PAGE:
# An intuitive explanation of how the mathematical definition of ergodicity implies the layman's interpretation 'all microstates are equally likely'.

I'm self-studying Statistical Mechanics; in it I got Fundamental Postulate of Statistical Mechanics and that took me to ergodic hypothesis.

In the most layman's language, it says:

In an isolated system in thermal equilibrium, all microstates are equi-probable and equally-likely.

However, I could carry out my venture in Statistical Mechanics till now.

Lately, I came across the actual definition of ergodicity, especially that of Wikipedia:

[...] the term ergodic is used to describe a dynamical system which, broadly speaking, has the same behavior averaged over time as averaged over the space of all the system's states (phase space).

In statistics, the term describes a random process for which the time average of one sequence of events is the same as the ensemble average.

Wikipedia writes about ergodic hypothesis:

[...] over long periods of time, the time spent by a system in some region of the phase space of microstates with the same energy is proportional to the volume of this region ...

Also, as Arnold Neumaier wrote about ergodic hypothesis:

[...] every phase space trajectory comes arbitrarily close to every phase space point with the same values of all conserved variables as the initial point of the trajectory ....

I couldn't get those mathematical definitions as those are beyond my level; still I tried to connect these definitions with the layman's one but couldn't do so. I know a bit of phase space, ensembles and nothing more.

I would appreciate if someone explains in an intuitive manner how the definitions the time average of one sequence of events is the same as the ensemble average and time spent by a system in some region of the phase space of microstates with the same energy is proportional to the volume of this region imply the layman's interpretation of ergodic hypothesis.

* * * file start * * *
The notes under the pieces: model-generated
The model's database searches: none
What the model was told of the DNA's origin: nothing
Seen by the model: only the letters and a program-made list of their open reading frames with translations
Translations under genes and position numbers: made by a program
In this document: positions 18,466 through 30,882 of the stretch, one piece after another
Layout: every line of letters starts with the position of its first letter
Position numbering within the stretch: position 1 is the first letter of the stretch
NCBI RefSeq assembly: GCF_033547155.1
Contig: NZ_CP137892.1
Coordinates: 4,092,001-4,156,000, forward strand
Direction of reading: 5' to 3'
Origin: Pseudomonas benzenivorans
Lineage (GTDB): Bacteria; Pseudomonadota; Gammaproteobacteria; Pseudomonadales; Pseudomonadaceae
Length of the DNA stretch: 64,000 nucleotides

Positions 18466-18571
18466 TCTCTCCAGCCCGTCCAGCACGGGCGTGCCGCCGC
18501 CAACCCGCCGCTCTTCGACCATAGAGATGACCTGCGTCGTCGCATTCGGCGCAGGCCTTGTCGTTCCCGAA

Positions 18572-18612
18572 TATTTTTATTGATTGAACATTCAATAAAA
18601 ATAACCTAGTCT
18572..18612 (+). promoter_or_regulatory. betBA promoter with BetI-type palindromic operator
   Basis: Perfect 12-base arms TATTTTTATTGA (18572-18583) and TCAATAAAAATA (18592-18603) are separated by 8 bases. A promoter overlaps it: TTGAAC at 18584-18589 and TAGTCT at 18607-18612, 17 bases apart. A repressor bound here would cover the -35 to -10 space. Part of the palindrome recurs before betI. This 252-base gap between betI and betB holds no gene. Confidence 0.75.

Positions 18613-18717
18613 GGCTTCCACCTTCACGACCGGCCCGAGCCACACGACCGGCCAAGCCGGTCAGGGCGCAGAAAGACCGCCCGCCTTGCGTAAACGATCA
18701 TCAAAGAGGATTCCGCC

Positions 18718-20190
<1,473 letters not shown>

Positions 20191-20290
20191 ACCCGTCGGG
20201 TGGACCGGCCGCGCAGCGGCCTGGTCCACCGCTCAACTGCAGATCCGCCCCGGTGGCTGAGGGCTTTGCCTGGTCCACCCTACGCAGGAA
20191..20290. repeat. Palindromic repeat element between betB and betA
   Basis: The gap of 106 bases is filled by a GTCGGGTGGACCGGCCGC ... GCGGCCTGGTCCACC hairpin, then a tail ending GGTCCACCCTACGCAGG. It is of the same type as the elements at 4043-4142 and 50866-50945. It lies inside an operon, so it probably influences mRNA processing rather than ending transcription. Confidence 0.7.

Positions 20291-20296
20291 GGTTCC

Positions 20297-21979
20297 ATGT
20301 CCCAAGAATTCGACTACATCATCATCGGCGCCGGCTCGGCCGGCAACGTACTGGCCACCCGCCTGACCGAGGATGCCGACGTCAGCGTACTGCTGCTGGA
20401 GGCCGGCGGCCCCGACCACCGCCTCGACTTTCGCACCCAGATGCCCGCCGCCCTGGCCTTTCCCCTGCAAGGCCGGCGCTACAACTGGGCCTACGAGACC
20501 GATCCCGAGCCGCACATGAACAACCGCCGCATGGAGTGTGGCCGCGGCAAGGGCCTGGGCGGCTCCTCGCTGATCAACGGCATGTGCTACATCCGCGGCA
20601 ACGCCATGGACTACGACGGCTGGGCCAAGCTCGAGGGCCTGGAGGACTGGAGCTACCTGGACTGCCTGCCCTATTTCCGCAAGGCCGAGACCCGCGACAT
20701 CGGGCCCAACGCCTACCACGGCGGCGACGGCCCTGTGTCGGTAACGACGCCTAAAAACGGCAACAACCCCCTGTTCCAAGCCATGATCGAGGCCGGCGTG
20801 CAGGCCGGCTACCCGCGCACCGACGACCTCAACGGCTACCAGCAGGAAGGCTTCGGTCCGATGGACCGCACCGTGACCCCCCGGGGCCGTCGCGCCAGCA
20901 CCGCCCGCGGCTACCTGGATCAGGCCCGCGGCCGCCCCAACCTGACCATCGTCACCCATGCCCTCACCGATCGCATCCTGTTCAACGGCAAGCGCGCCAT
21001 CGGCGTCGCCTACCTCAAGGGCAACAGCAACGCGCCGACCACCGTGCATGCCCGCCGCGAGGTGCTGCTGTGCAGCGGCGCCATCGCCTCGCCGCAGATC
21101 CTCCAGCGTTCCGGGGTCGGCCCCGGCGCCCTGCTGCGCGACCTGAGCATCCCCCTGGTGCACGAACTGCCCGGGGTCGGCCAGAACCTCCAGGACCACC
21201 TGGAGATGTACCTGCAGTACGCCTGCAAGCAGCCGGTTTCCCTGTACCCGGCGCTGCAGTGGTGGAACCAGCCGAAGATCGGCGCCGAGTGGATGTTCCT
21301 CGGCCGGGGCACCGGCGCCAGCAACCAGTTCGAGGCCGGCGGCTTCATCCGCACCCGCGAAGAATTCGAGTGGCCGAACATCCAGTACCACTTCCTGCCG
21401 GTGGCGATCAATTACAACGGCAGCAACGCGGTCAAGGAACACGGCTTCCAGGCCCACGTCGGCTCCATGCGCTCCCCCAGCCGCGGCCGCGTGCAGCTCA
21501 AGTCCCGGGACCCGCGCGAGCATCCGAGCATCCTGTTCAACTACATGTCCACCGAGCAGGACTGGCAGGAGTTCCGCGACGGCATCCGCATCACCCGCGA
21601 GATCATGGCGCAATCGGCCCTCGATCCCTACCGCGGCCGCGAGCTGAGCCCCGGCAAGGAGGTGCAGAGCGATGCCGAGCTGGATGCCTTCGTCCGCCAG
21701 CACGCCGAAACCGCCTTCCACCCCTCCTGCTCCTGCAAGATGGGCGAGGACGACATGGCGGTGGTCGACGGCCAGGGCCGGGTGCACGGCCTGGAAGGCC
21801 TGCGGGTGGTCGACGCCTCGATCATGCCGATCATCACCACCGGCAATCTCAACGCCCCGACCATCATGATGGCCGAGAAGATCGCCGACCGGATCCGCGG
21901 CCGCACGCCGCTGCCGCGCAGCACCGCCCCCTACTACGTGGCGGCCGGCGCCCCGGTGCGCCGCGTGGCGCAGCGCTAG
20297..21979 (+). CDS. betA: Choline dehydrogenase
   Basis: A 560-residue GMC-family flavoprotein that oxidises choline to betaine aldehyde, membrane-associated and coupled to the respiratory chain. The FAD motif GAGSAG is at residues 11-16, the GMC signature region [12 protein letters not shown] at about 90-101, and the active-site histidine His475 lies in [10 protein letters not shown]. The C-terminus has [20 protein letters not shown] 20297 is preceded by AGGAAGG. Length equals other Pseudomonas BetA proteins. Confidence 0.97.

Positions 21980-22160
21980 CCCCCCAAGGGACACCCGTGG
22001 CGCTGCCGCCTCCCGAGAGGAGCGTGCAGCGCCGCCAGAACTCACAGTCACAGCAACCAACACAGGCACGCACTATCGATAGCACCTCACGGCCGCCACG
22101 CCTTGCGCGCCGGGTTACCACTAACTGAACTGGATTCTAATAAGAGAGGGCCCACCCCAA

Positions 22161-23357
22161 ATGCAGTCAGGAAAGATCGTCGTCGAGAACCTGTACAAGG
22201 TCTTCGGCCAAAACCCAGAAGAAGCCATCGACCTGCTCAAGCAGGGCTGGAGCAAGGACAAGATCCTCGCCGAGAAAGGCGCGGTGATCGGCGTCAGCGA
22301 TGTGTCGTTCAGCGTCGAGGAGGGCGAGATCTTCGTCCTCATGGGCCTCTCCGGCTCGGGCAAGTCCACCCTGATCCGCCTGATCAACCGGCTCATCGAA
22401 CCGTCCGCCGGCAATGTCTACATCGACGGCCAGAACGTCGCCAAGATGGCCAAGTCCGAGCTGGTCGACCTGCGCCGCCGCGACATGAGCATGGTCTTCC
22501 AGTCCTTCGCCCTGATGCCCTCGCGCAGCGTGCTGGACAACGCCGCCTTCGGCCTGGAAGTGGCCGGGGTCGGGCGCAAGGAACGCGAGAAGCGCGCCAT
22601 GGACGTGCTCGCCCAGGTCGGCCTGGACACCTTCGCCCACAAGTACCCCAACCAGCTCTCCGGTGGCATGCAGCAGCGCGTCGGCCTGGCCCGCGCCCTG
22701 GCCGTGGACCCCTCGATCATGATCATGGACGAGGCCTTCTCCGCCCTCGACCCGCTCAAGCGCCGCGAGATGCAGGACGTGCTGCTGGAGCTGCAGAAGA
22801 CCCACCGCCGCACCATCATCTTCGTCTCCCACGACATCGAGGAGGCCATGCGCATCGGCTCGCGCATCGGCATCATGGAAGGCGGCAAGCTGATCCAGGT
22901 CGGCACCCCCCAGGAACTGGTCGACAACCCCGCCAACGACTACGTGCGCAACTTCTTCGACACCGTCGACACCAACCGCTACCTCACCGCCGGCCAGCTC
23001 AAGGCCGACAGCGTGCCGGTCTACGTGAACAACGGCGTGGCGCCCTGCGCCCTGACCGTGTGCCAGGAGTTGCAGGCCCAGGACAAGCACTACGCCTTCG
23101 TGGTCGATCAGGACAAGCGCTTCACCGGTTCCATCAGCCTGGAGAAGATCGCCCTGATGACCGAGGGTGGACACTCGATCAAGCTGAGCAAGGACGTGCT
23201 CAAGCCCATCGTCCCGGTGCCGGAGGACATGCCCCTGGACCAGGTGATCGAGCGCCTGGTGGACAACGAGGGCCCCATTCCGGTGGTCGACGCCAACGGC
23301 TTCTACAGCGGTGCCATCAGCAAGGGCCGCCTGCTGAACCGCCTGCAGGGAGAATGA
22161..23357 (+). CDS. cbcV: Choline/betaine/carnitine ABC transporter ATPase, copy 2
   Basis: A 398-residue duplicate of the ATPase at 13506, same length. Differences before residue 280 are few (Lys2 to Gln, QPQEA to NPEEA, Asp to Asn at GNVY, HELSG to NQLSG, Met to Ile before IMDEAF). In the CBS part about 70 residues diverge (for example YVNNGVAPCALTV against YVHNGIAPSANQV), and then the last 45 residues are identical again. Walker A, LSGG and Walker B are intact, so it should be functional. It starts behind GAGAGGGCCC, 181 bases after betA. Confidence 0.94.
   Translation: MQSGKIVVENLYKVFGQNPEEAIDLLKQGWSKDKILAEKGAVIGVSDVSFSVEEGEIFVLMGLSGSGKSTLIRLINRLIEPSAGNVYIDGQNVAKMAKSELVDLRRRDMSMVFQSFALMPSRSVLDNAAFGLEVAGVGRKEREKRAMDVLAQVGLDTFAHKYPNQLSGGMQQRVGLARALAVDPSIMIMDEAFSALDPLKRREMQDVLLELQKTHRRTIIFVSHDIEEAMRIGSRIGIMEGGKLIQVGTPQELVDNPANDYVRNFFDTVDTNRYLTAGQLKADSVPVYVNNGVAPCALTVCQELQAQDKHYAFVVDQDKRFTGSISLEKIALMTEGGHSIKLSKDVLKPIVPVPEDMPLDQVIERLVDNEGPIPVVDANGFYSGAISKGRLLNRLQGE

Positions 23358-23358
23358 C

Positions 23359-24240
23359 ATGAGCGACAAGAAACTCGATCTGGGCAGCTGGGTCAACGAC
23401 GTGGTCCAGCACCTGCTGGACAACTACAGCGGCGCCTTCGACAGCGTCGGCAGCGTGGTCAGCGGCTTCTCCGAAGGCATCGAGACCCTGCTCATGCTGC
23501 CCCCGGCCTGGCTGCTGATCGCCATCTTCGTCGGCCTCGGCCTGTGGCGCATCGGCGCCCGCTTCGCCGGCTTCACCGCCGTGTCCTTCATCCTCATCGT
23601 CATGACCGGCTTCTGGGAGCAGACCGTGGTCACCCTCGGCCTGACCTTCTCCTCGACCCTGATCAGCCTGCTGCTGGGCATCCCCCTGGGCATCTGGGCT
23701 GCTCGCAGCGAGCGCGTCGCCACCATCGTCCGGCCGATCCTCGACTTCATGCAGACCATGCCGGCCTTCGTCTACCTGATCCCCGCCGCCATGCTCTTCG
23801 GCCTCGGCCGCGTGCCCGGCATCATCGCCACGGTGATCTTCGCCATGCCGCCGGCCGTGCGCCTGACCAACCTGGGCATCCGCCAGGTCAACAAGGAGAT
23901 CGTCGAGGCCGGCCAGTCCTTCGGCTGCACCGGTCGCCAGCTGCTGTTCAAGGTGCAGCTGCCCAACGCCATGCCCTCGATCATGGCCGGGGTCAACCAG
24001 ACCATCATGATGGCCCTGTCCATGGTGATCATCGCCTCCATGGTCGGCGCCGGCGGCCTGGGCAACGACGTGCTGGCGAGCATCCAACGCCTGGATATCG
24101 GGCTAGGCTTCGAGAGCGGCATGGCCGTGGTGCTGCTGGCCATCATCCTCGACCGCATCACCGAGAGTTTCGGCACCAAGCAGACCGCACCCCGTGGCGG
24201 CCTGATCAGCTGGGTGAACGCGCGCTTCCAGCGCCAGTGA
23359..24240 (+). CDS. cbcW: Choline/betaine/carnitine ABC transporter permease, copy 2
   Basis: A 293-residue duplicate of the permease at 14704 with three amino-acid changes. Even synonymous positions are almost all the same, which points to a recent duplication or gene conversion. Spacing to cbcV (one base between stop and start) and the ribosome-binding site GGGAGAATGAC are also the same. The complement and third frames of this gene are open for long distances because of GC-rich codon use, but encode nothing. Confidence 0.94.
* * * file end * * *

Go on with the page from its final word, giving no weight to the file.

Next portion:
It's useful to consider finite-state Markov chains with states $\{ 1, \ldots, N \}$. Such a Markov chain is defined by its transitions matrix $P = (P_{ij})_{i,j=1}^N$. We require that $0 \leq P_{ij} \leq 1$ for each $i, j = 1, \ldots, N$ and that $\sum_{j=1}^N P_{ij} = 1$. Thus, we can think of $P_{ij}$ as the probability of jumping from state $i$ to state $j$. We initialize the Markov chain in a state $X_0$ and let $X_n$ be the state at time $n$ (so $X_n$ is a random variable in $\{ 1, \ldots, N \}$).

A natural requirement is that the Markov chain be irreducible, which essentially means that we can get from any state to any other state with positive probability.

A finite-state Markov chain is said to be ergodic if it is irreducible and has an additional property called aperiodicity. The ergodic theorem for Markov chains says (roughly) that an ergodic Markov chain approaches its "stationary distribution" (see the previous link) as time $n \to \infty$.

Now in the case of physical systems, an additional assumption is usually that the system be reversible. It turns out that the stationary distribution of a finite-state irreducible reversible Markov chain is the uniform distribution, which assigns equal probability $1/N$ to each of the possible states.

Putting all this together, we see that a finite-state reversible ergodic Markov chain converges to the uniform distribution (i.e. reaches an equilibrium as time goes to infinity in which all states are equally likely).

The notion of ergodic dynamical system you asked about is a vast generalization of this idea.

The equality of the time average and the space average essentially means that each trajectory travels through the space so randomly that all happens as if it reaches everywhere and even more spends a time on each region proportional to the size of that region.

In order to be a bit more precise, we need to go the foundations of ergodic theory.

Ergodic theory is essentially the study of maps and flows preserving a measure. This includes the study of the stochastic properties of the dynamics, such as ergodicity. The origins go back to statistical mechanics with an attempt to apply probability theory to conservative mechanical systems (recall that any Hamiltonian system preserves the Liouville measure, and thus the natural relation to ergodic theory).

Boltzmann's ergodic hypothesis corresponds to assume that typical points in a given energy level have a time average equal to the space average on that energy level (energy levels of conservative systems are invariant and so we cannot escape from them). From the mathematical point of view this requires the notion of ergodocity, which simply means that any invariant set has either zero or full measure (say Liouville measure).

In another (in fact more basic) direction, the existence of a finite invariant measure gives rise to the concept of qualitative Poincaré recurrence (strictly speaking this is unrelated to ergodicity). So, although it is true that almost "every phase space trajectory comes arbitrarily close to every phase space point with the same values of all conserved variables as the initial point of the trajectory", this statement is unrelated to ergodicity.